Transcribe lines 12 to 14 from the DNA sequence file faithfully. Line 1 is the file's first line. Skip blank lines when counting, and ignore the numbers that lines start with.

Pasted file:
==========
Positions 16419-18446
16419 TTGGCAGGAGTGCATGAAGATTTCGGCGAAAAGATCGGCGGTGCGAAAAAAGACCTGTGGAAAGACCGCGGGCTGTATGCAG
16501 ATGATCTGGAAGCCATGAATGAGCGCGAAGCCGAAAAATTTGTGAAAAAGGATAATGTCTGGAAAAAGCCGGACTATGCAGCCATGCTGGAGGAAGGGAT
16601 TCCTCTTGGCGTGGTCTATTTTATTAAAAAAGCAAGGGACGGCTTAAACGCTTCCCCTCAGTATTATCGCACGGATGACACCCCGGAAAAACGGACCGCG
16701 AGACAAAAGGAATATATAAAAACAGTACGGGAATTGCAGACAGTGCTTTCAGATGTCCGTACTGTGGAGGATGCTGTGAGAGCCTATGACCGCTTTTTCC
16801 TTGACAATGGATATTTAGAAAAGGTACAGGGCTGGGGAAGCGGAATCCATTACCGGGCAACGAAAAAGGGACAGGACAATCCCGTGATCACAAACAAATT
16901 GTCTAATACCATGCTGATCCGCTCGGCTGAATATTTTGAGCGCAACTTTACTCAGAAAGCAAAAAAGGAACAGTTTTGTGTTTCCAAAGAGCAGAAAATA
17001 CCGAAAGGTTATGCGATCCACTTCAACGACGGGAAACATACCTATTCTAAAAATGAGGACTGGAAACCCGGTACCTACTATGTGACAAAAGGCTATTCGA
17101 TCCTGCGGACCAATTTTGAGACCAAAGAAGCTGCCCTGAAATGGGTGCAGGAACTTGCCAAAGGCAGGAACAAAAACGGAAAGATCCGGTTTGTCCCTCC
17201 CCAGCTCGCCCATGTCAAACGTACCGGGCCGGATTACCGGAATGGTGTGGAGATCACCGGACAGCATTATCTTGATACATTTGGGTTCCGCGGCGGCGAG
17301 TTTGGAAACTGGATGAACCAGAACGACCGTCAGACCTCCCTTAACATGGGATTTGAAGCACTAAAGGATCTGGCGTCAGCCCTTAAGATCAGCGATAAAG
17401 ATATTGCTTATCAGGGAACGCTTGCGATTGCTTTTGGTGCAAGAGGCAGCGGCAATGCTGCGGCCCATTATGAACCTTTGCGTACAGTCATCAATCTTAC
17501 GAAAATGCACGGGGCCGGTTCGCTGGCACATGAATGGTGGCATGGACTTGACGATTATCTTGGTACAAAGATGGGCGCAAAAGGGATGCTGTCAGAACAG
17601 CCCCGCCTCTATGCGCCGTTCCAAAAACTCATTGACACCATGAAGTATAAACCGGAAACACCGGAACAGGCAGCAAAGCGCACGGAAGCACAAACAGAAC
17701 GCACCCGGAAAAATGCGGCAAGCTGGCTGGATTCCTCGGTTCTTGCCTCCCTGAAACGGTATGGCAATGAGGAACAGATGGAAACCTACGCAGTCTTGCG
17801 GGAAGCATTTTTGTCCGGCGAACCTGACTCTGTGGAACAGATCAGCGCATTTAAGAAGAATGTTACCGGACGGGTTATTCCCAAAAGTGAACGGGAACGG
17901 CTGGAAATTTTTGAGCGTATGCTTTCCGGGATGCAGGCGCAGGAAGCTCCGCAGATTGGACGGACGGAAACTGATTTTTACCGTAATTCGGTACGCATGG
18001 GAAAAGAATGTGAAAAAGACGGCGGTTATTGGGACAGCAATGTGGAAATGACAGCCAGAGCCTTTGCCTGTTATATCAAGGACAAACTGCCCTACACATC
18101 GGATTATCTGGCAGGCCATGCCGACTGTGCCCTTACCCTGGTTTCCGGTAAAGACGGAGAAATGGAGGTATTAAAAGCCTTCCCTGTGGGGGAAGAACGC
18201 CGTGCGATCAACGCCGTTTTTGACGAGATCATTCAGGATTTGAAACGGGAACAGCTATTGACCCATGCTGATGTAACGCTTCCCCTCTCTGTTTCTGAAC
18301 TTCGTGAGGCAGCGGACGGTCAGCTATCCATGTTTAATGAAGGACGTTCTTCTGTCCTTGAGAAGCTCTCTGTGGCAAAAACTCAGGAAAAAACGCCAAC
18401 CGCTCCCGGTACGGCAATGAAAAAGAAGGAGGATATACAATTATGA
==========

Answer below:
17401 ATATTGCTTATCAGGGAACGCTTGCGATTGCTTTTGGTGCAAGAGGCAGCGGCAATGCTGCGGCCCATTATGAACCTTTGCGTACAGTCATCAATCTTAC
17501 GAAAATGCACGGGGCCGGTTCGCTGGCACATGAATGGTGGCATGGACTTGACGATTATCTTGGTACAAAGATGGGCGCAAAAGGGATGCTGTCAGAACAG
17601 CCCCGCCTCTATGCGCCGTTCCAAAAACTCATTGACACCATGAAGTATAAACCGGAAACACCGGAACAGGCAGCAAAGCGCACGGAAGCACAAACAGAAC